(NEW YORK) -- Travelers know about price drop tools for hotels: Tingo, Kayak and Yapta all have some variation of a free tool that sends an alert when the price of a room drops. But until now, cruisers didn't have a similar free tool for sailings. Cruise Critic, the world's largest cruise site, launched on Thursday Price Drop, a tool that compares recently reduced cruise fares with the highest published rates from the past seven days.
“Typically, cruise deals are displayed as a discount from the brochure rate, which is often much higher than the price people actually pay,” said Melissa Paloti, Cruise Critic’s director of product development. “We’ve found that by changing that metric, and comparing current prices to those from just a week prior, consumers are given more visibility into the true savings offered."
Here's an example. A balcony cabin on the Norwegian Dawn was priced at a high of $2,699 for a seven-night Bermuda cruise departing Boston on Oct. 14. Cruise Critic found the same cruise and category stateroom for $829, a drop of 69 percent. A seven-night European cruise on the Costa Pacifica departing March 27 was priced at $1,450 for an interior cabin; Cruise Critic found it for $599. Savings? 59 percent.
There is a paid site: CruiseFish.com, which will monitor a specific cruise sailing and send an email alert when the price drops.
But Paloti suggested the best use of the tool might be to get more cabin for your buck: "For someone who has a limited budget and thinks they can only afford a balcony room, they might be surprised to find out they can get a suite for the same money."
Cruise Critic does not actually book the cruise for you. Instead, the would-be cruiser is taken to Expedia to book. Expedia is the only booking partner.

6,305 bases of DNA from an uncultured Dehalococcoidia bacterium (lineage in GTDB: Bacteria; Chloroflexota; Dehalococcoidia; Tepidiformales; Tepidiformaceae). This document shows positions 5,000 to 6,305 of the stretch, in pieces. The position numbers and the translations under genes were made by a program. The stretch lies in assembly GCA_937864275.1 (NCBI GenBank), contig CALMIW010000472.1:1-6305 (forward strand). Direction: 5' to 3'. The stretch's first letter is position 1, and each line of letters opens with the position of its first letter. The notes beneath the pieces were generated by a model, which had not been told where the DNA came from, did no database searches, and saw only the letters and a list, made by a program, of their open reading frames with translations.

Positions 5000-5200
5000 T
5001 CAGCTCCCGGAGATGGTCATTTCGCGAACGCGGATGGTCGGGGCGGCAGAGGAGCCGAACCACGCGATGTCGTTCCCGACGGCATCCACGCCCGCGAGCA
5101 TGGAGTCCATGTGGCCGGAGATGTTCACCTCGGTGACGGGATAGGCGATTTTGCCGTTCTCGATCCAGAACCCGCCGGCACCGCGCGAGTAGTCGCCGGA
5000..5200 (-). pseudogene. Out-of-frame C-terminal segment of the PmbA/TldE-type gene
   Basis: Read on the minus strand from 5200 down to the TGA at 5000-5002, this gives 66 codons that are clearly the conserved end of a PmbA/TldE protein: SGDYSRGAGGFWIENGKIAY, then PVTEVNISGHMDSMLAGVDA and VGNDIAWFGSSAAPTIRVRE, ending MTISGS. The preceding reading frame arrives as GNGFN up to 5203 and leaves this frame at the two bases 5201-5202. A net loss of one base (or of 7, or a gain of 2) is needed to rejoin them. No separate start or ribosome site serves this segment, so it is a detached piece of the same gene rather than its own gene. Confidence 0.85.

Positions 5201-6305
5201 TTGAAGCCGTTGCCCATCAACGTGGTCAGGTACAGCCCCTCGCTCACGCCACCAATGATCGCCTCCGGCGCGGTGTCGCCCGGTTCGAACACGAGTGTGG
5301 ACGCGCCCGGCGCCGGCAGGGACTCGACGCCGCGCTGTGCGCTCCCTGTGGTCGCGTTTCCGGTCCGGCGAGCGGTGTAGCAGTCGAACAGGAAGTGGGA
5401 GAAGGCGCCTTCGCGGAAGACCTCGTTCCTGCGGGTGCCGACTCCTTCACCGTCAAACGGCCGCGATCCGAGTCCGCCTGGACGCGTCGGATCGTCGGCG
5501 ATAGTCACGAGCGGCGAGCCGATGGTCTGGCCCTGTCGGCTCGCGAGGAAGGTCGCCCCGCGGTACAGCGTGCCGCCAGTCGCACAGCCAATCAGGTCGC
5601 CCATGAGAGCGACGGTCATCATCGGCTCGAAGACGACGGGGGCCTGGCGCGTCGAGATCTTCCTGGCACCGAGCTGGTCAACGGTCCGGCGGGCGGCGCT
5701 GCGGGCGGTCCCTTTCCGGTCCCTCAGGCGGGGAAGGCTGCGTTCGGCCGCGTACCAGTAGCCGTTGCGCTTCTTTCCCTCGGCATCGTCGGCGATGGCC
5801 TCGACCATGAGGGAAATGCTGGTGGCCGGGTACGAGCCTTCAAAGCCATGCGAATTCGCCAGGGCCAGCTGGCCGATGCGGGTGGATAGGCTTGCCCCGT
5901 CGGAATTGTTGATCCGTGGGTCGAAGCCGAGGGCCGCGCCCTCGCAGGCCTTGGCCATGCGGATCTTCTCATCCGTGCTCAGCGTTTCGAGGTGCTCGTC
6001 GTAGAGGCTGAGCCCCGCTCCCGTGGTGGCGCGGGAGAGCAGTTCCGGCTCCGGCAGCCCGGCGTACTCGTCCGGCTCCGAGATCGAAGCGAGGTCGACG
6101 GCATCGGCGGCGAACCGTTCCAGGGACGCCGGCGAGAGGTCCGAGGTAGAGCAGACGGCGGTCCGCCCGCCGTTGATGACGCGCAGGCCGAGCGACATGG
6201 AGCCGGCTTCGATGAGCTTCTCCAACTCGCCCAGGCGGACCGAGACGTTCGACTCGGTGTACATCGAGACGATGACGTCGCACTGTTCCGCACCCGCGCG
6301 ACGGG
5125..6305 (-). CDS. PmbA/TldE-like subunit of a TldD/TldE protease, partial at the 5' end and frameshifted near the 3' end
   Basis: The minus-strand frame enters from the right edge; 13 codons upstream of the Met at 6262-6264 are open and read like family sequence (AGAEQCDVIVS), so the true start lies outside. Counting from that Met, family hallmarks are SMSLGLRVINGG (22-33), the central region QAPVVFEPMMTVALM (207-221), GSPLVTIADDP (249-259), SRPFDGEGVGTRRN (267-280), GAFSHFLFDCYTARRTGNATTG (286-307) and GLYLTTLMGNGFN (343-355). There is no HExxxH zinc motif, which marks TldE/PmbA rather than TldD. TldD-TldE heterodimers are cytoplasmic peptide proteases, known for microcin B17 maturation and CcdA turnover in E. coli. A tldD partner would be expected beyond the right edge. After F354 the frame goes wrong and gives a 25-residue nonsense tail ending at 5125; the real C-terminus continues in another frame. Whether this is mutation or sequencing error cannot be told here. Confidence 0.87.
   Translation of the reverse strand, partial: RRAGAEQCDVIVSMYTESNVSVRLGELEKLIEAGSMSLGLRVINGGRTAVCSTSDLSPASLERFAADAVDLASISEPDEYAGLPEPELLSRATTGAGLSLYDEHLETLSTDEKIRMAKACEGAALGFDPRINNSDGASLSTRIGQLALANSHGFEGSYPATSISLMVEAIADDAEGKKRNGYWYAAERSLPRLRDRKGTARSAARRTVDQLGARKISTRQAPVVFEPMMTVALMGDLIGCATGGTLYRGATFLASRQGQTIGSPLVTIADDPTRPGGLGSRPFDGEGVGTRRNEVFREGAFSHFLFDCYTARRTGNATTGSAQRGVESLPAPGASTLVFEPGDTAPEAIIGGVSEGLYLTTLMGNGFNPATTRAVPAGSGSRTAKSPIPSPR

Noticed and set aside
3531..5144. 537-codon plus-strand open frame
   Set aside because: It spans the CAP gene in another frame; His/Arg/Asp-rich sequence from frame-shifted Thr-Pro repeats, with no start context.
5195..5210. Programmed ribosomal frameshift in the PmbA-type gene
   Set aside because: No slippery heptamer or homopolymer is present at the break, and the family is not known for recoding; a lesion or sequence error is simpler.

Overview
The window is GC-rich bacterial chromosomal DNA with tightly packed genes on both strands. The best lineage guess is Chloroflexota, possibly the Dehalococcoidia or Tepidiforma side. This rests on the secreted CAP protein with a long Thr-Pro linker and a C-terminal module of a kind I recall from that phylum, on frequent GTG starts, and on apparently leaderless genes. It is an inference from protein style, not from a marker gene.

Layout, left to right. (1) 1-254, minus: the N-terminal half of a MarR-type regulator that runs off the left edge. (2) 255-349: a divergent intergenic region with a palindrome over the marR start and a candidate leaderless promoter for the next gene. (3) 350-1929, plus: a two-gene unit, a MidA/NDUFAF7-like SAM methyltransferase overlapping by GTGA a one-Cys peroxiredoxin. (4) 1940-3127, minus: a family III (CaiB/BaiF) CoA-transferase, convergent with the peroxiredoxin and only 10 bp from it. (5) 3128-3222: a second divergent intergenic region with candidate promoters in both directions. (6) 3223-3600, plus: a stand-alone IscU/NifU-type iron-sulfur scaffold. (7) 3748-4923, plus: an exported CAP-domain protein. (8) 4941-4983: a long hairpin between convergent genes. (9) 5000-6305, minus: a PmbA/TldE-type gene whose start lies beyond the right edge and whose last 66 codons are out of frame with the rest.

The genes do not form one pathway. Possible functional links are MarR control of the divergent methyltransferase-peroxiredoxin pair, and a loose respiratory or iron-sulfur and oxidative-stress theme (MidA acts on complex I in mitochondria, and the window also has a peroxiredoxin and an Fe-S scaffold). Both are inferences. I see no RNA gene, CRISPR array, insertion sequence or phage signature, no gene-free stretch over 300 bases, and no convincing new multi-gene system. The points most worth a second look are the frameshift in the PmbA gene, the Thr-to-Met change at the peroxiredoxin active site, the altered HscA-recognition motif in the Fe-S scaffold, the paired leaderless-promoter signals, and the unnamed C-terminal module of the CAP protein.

Price Drop works in one of two ways. Cruisers can either search deals by month, cruise line, destination, cruise length, cabin type and price drop percentage, or they can subscribe to Price Drop email updates based on cruise preferences.
Paloti said that the tool was not only good for consumers, but good for the cruise lines as well.
"Price Drop helps the line fill cabins when they have to lower prices for whatever reason," she said.
Often cruise lines will deeply discount prices on last-minute bookings. Paloti acknowledged that a large percentage of the discounts that show up in the tool are for sailings in the near future, but not all. Of all the discounts that showed up on the first page of Price Drop during an ABC News check, only two were for the next two months.
But that's not to say even if you book a discounted cruise now, the price won't drop even more later. What happens then?
"That's between the consumer and the cruise line," Paloti said. "We're giving them good visibility to see what’s actually out there."
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